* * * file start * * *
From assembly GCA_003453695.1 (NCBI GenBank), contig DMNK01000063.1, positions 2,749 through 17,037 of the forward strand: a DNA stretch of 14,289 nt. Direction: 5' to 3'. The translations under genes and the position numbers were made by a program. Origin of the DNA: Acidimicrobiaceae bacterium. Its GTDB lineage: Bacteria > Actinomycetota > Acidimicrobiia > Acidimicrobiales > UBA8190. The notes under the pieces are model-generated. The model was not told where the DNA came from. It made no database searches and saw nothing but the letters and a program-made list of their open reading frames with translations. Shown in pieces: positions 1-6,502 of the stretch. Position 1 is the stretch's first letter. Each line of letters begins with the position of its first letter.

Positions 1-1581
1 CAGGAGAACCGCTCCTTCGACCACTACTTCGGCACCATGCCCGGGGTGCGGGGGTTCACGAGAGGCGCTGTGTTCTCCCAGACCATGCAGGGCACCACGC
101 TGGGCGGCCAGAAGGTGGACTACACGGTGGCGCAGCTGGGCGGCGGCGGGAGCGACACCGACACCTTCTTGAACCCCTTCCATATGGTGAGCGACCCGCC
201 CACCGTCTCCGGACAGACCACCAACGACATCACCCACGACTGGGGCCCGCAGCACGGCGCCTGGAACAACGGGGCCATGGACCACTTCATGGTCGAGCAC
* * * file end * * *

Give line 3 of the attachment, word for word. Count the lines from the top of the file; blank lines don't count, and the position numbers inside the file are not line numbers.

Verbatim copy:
1 CAGGAGAACCGCTCCTTCGACCACTACTTCGGCACCATGCCCGGGGTGCGGGGGTTCACGAGAGGCGCTGTGTTCTCCCAGACCATGCAGGGCACCACGC